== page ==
Mic Fright! (Or Call It Stage Fright.) How
To Relax And Focus On Your Performance
December 23, 2015
By Rick Lance
Mic - or stage - fright can happen to the best of us. Even the most experienced voice actors can get a case of the stutters, or sweaty palms, or whatever physical reaction they’re prone to.
However, there are a few things you can do to help you overcome stage fright and deliver the performance you were meant to.
1. Practice, practice, practice
One of the single, biggest mistakes voice over actors can make is to not practice their read. You want to know the script inside out before you get in front of the mic, because then you’ll know what to read and how to read it.
Sometimes, though, there’s not always ample time to practice when you get your reading last-minute, or even late revisions to the script. If this happens, keep a cool head, and give it as many read-throughs as possible before your delivery.
2. Allow for some buffer time before your read
If you’re reading at a studio, get there early, find a quiet spot, and run over your lines again.
If you're doing a phone patch, ISDN, Skype or other live feed sessions, drink some water or tea (I recommend Throat Coat Tea – nothing caffeinated or alcoholic – prior to the session and focus on what’s coming up to get your head in the game.
3. Create rituals
Rituals, or having the same process for each gig, can be very comforting for some actors. For instance, you might start with a bit of meditation, then do a few vocal warm-ups and facial stretches.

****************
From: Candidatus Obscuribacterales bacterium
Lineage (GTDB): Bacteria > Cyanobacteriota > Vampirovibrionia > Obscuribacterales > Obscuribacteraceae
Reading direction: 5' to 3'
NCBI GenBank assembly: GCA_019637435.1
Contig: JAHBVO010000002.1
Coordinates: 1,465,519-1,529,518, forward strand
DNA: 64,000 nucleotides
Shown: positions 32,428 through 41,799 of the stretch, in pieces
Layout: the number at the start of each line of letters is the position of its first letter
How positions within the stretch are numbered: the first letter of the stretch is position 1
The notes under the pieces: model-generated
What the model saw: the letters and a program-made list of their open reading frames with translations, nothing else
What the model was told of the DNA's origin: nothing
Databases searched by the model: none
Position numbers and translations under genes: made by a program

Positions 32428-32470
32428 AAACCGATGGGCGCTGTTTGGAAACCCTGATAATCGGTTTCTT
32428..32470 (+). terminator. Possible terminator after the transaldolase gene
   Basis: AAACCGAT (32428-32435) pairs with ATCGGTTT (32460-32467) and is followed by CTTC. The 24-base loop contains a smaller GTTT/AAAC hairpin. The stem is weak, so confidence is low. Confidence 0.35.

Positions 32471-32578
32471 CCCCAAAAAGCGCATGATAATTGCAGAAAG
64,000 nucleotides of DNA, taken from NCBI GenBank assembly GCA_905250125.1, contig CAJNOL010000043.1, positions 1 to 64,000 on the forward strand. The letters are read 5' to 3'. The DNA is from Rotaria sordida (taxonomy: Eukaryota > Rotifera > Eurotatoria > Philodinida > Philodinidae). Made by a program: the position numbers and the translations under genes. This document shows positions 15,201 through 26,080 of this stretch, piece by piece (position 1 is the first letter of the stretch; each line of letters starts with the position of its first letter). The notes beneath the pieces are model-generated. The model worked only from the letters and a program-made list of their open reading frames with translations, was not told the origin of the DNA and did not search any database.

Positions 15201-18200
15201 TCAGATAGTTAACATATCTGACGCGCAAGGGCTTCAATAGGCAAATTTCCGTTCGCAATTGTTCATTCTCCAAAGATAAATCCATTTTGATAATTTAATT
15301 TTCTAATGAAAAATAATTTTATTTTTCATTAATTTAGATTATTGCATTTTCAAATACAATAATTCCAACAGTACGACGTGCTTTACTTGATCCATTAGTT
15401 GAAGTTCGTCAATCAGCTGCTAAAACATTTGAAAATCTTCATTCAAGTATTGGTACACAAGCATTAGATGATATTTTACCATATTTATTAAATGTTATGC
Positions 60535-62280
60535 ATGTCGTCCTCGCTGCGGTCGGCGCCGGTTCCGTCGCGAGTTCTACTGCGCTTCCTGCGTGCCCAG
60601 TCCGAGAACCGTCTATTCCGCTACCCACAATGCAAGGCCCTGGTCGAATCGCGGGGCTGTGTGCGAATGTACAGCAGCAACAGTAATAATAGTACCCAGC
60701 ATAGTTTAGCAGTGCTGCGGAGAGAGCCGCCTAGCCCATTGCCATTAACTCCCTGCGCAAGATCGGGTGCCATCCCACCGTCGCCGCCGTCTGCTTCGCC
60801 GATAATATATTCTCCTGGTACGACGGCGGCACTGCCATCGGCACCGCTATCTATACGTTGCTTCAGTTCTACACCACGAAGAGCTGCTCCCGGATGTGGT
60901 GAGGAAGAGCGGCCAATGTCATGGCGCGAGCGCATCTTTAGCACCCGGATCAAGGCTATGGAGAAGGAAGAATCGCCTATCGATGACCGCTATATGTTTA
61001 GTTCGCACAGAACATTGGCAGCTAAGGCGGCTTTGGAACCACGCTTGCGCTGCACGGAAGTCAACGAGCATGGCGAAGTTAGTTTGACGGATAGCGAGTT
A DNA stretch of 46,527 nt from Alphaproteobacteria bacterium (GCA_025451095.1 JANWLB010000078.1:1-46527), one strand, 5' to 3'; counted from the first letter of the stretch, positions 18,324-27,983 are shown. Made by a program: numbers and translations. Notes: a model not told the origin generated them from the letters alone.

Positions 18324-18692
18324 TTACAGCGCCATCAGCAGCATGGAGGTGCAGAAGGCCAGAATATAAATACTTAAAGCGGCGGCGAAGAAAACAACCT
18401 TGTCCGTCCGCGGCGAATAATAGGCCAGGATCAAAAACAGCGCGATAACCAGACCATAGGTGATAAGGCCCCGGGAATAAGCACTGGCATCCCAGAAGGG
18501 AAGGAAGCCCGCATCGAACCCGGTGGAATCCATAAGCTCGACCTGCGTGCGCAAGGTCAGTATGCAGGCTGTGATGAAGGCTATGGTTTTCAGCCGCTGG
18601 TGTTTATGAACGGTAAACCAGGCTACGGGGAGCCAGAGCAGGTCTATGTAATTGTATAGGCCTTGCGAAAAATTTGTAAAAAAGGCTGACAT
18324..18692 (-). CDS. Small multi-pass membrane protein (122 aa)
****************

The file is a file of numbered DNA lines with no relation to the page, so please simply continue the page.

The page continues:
Whatever you do, make it the same routine each time to help get you focused and ready for your performance. Relax and put your personality into your read.
4. Focus on the performance, not the audience.
This is what really matters anyway - the end product. It doesn’t matter who is listening right now; what matters is the performance you’re delivering. Remember, they picked YOU because of your unique gift, so run with that and give the performance 110% and forget the audience.
Stage - or mic - fright is a very real concern for many VO actors, and for some it can end a career before it even really begins.
Don’t let this happen to you - use the tips above to figure out what exercises will calm and focus you, so you can deliver the best possible reading.
Rick Lance has been working as a voice talent since 1993, transitioning from singing demos and personal projects in Nashville’s music business to voicing hundreds of commercials, then promos, narrations, character voices and more. His vocal style is described as Americana, the voice of the Heartland. He is currently the voice (narrator) of three hunting programs and one outdoor program on the Sportsman Channel and the Outdoor Channel. His client list includes Toyota, Harley Davidson, Sony Entertainment, Coca Cola, Life Care Centers of America, John Deere, Jordan Outdoor Enterprises and Sacred Seasons II. He has also become a leading voice for the industries of construction, manufacturing, energy production, trucking, agriculture/equine, outdoor sports, travel, community banking, finance and health care. And he is a colorful voice for film, television, museum and corporate documentaries. "I’m lucky to be working within my comfort zone," he says, "literally living out my voice acting life as an outdoorsman, horseman, weekend cowboy and working man, gentleman farmer on my six acre mini ranch with my horses, dogs, cats and my wife near Nashville.”
Email: firstname.lastname@example.orgWeb: www.ricklancestudio.com
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